Again as with overstimulation aggression, play aggression requires play therapy! The idea is to ritualize play, to let the air out of the cat's energetic balloon on a predictable basis, and to guide his instincts toward "acceptable victims." In Mouse's case, it also reinforces the importance of interactive vs. remote toys. With the introduction of an interactive toy (defined generally as a toy in which you are attached to one end while the cat is playing with the other, like a wand and feather toy), he will experience aerobic activity at a safe distance from Art's body, and satisfy his basic hunting needs. The ritualizing aspect—that is, performing the therapy at the same time each day means that Mouse gets his jollies out exactly when he needs them out. His body clock demands the activity, and play therapy is a simple, effective way to satisfy that desire


Overstimulation (Petting-Related) Aggression

Wendy and her cat Nala are relaxing on the couch, Wendy absently stroking a half-sleeping Nala while she watches TV. This goes on for ten minutes or so, and suddenly Nala whips around toward Wendy's innocent hand and sinks her teeth into it. Wendy yells, equal parts disbelief and pain, and noisily banishes Nala from her lap, swatting her on the rear as she runs off, her tail and body low to the floor.
This is an examples of overstimulation, or petting-related, aggression. It is one of the most common sources of feline-human miscommunication, and often has frustrating, many times bloody, results. Wendy interprets Nala's sudden turn in human emotional terms, as if Nala was telling Wendy with a purr one moment how much she adored her and the next second, "I hate you!"

In order to understand how to solve the problem, we must first understand it from a cat's-eye view. This involves seeing your cat for what he or she is, a natural predator, as well as prey for bigger predators.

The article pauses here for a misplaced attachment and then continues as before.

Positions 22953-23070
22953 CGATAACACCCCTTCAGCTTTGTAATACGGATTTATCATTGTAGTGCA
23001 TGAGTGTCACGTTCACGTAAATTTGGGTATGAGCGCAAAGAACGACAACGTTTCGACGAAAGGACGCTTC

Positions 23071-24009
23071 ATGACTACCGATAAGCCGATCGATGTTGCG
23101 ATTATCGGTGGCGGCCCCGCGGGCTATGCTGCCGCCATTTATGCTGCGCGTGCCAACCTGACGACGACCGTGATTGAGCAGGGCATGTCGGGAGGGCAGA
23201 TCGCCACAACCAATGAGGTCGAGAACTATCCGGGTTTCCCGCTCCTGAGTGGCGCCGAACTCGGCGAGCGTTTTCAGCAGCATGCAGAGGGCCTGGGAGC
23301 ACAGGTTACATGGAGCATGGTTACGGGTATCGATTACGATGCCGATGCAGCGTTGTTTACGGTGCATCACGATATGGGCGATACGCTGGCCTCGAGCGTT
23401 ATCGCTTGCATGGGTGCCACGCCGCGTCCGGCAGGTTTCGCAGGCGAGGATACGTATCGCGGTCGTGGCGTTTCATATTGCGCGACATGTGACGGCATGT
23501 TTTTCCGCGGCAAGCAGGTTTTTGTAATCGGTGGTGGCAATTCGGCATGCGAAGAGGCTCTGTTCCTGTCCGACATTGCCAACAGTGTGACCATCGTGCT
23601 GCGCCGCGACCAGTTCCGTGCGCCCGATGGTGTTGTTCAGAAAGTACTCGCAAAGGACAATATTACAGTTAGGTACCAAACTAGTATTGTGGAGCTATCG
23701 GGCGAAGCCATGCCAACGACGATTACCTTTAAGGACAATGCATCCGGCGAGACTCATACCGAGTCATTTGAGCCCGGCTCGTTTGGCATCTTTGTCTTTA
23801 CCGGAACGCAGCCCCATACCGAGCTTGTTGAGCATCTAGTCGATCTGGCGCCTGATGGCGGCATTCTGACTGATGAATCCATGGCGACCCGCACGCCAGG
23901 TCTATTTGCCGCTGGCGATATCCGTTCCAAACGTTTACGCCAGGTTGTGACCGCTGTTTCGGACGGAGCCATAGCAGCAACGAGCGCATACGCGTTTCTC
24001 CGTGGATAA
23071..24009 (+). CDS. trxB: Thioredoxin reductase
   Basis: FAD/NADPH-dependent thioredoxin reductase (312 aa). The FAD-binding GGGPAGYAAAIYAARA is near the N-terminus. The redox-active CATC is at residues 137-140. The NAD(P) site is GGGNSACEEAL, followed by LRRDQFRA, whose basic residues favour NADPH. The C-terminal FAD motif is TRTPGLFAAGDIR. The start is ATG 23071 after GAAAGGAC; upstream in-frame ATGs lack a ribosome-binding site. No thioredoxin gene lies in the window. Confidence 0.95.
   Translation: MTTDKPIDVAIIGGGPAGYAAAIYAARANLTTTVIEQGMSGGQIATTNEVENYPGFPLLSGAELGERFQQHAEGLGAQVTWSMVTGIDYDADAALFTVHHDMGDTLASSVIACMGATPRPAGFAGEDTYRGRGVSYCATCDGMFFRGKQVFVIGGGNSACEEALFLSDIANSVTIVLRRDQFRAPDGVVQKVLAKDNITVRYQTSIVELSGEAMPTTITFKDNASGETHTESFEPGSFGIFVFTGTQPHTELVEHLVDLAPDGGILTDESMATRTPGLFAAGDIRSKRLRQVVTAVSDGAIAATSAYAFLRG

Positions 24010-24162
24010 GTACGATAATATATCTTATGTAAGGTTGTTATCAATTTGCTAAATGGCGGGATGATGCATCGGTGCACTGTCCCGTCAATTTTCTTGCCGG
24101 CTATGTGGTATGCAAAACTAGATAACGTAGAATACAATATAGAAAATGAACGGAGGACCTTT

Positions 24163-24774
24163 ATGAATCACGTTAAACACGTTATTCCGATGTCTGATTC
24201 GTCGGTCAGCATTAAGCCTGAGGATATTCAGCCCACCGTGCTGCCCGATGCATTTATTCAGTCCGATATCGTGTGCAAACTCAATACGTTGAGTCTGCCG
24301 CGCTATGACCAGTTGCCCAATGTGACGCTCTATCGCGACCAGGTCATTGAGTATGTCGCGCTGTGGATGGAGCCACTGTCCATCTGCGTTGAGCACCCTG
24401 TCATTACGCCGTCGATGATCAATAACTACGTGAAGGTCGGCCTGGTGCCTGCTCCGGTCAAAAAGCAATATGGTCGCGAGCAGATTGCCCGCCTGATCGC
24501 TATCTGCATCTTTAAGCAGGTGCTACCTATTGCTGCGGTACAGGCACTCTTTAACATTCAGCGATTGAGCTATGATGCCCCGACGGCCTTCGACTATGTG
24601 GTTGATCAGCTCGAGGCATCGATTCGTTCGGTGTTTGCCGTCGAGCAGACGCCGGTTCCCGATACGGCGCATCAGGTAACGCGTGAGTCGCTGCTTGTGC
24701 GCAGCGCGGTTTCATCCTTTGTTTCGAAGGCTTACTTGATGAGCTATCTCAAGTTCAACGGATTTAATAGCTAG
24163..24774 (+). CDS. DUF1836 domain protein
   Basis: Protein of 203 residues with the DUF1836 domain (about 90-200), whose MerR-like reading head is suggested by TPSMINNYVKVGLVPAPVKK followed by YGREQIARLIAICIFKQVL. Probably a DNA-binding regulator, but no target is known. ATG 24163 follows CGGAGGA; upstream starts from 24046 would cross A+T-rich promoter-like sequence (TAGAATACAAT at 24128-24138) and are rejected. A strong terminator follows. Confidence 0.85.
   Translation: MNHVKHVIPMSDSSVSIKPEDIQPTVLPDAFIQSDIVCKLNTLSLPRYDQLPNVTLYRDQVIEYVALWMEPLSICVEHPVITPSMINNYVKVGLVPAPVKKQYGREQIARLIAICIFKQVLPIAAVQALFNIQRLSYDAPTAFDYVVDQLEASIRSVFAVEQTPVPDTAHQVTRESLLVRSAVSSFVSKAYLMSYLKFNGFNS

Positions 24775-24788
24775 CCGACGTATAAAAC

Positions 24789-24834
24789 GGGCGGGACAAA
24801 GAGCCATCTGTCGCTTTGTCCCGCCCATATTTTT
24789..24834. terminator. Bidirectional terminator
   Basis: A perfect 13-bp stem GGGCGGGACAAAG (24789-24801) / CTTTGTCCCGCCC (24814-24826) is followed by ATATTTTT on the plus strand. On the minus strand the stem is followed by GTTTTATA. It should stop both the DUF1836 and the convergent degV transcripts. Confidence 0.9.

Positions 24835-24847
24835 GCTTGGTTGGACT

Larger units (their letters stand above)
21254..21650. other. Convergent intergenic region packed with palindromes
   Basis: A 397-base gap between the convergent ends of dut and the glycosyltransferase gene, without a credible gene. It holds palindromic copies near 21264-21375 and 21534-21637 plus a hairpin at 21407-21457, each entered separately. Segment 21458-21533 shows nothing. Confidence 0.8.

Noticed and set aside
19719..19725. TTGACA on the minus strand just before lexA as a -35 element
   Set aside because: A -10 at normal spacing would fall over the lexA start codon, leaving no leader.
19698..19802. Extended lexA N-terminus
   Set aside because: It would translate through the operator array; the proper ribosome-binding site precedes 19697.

In the case of overstimulation or petting-induced aggression, there are many theories. One in particular that may help us understand the cat's psyche suggests that Nala floats in and out of consciousness, like a kitten being groomed by her mother. Suddenly, she pops back in, with her natural fight/flight response confused by the feeling of confinement. She bites, or grabs briefly with all four paws, then immediately disengages, hopping off the couch to groom herself, a self-calming behavior. There is also a theory of physiological response; slow- and fast- acting touch receptors get their signals crossed, essentially turning the initial feeling of pleasure to pain. There are others theories as well, but the gist is that Nala had no intention of biting Wendy; it is a sudden impulse that is really not within the cat's control. It then becomes Wendy's job to recognize the impending attack and head it off at the pass, which we will discuss.
How do we resolve this problem? First, Wendy must be careful to not send mixed signals. She cannot expect to be able to pet Nala's tummy, knowing she's going to "get it," just because she can't resist how soft her fur is. Nor can Wendy say that Nala putting her mouth on Wendy's hand softly is acceptable. Nala cannot be expected to make a fine distinction between what sort of tooth pressure is okay and what isn't. The rule must be that no biting is allowed, ever. Consistency on our part is key towards helping our cats understand a certain measure of right from wrong.